Monday, October 02, 2006

The First Banff Innovation Summit

Lots to think about as we begin the new month of October. Right after my wonderful revelations of kinship with ethnographers in Portland, I was transported too cruelly back into the 'real' world of being -the- anthropologist again. Of course, there is something to be said for fulfilling niches in specific environments (which is what we tend to do) but nonetheless... fleeting, and wistful.
All the more jarring was my direct transport into the land of business and economics, namely my participation in an Innovation Summit in Banff, Alberta.
"What's an anthropologist doing here?" One may, (and many did) ask.
Same reason why people like Stuart Kauffman, a leading-edge Biologist was there: to shake things up, and lend perspective on what various parties and stakeholders need to do and think about in order to create a culture of world-class innovation in Canada. To that effect, prior to the Summit we read five challenger papers by selected delegates assembled by The Centre for Innovation Studies (THECIS):
Richard Hawkins: Tier 1 Canada Research Chair in Science, Technology and Innovation Policy
Stuart Kauffman: iCore Chair, Biocomplexity and Informatics
Daniel Levinthal: Professor of Corporate Management, Wharton School of Business, University of Pennsylvania
Ian Miles: Professor of Policy Research into Engineering, Science, and Technology, University of Manchester Business School, UK
David Mowery: Professor of New Enterprise Development, Haas School of Business, University of California, Berkeley

After a keynote from John Dryden of the OECD, each challenger presented their papers and thoughts on the state of innovation in Canada and the world over. Then we commented. Then over 2 long days we brainstormed, and debated, and brainstormed in that room which you can see on my Flickr site. I felt very privileged to be included in this very intimate formal and informal dialogue during these very intense two days.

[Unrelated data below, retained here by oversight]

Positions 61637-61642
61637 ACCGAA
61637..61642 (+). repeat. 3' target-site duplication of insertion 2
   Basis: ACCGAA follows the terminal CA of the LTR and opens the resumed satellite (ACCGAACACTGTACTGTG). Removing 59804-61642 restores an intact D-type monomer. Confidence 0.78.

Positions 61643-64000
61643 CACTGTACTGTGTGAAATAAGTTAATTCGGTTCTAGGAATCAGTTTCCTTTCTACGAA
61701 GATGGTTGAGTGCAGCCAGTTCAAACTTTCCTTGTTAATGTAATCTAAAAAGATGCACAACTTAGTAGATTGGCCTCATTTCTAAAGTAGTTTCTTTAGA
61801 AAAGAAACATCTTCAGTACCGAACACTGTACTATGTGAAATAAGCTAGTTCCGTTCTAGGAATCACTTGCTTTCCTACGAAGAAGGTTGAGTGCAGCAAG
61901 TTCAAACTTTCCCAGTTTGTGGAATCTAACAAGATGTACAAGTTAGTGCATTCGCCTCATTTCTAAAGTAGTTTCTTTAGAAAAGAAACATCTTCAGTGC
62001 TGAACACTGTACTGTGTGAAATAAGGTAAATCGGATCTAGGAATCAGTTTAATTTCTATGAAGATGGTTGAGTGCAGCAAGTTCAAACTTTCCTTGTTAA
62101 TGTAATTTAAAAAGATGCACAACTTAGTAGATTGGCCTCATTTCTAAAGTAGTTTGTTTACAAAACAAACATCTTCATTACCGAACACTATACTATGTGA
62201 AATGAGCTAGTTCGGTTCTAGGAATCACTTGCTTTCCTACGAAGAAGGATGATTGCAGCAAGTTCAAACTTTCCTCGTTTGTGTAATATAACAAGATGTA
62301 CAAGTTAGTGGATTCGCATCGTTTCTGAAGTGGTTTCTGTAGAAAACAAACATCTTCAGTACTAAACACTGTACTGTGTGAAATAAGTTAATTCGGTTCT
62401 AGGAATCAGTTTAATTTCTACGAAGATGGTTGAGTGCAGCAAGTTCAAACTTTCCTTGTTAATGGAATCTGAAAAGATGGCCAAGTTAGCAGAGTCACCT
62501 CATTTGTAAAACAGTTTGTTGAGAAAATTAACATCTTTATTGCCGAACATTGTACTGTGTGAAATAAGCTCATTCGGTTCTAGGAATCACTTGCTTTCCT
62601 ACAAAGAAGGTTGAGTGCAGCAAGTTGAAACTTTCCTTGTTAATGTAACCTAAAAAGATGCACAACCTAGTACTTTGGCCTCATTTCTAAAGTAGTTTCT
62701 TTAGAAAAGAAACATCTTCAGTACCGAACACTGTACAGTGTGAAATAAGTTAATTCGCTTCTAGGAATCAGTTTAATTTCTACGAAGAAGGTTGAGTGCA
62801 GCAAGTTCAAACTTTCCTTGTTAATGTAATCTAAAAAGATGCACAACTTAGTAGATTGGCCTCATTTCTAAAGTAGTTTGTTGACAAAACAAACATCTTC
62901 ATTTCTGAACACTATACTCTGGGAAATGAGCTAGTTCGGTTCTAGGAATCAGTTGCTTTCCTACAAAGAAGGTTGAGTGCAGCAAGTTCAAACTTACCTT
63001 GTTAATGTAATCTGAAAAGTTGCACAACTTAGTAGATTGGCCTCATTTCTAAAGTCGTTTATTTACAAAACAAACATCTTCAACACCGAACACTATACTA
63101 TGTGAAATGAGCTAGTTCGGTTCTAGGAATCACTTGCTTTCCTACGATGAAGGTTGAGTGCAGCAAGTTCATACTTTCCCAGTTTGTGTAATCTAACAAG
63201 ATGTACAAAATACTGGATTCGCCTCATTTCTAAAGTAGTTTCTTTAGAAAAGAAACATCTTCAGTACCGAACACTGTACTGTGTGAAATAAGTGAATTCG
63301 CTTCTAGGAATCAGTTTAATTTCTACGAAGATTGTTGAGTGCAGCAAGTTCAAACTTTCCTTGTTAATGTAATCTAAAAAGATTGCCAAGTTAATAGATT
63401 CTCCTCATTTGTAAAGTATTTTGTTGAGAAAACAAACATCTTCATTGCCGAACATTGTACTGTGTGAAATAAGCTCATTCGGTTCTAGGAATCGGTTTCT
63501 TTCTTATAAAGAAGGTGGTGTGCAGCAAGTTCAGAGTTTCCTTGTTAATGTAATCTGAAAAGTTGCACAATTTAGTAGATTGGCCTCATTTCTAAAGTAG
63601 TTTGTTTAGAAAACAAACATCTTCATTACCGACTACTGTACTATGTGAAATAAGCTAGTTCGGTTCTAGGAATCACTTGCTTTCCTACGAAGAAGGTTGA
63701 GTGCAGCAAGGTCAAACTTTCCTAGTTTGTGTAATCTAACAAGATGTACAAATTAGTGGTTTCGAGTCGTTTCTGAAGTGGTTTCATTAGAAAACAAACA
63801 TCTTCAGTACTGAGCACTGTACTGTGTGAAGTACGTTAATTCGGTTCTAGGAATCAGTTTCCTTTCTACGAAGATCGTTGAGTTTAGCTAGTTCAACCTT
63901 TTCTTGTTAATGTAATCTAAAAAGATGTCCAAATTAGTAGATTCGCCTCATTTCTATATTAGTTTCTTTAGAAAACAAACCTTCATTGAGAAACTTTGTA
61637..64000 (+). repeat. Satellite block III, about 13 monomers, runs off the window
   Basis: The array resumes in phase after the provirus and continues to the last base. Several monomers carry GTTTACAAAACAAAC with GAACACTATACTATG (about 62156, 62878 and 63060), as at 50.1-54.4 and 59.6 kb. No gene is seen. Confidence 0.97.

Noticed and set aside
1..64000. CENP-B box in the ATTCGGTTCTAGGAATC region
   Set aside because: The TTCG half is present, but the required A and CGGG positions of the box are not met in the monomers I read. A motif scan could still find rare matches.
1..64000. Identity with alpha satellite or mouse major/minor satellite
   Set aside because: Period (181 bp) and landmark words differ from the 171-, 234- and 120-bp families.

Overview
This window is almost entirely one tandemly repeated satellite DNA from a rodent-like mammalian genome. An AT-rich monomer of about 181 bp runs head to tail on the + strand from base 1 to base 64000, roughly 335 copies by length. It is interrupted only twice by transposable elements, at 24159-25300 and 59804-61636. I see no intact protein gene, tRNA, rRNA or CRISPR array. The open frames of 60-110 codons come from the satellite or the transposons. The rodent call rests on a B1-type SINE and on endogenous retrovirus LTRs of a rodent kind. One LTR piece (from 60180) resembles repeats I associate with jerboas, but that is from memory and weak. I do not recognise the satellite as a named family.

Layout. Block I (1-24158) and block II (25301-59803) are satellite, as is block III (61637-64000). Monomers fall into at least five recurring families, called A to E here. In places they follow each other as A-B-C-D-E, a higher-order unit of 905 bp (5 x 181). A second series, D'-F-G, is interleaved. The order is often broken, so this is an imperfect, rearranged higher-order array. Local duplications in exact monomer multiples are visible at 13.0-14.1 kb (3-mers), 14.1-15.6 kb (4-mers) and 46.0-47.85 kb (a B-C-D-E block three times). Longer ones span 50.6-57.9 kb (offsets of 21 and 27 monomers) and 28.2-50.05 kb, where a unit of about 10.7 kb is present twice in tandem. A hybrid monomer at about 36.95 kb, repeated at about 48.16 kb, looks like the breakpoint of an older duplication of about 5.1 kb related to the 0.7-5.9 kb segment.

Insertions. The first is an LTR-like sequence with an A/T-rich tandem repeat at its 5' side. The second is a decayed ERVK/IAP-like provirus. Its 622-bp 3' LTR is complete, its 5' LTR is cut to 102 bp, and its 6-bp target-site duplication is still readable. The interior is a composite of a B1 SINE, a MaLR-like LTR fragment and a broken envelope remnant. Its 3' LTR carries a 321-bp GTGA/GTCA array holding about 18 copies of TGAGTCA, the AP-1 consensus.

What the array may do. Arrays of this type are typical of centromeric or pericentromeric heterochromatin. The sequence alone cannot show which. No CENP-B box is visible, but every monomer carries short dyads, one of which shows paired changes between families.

Over the next few weeks, the results from this conference will be compiled into a manuscript, and the more urgent recommendations sent to government even sooner. When called upon to give my spiel at the end, I contributed my version of the proceedings, which was a 20-point list of what innovation is NOT which I hope captured some of the subtleties and complexities of the arguments while including the requisite "Flo-humour" for which I am now apparently infamous. That list might be going into the report--a quick and dirty (but entertaining) executive summary, if you will. I guess my training as the 'participant observer' came in handy yet again. Perspective from the outside in, the seduction of the margins, and all that.
Stay tuned for more developments on the innovation front, as it happens.

You can see the photos coming from that land, on my flickr site here>>


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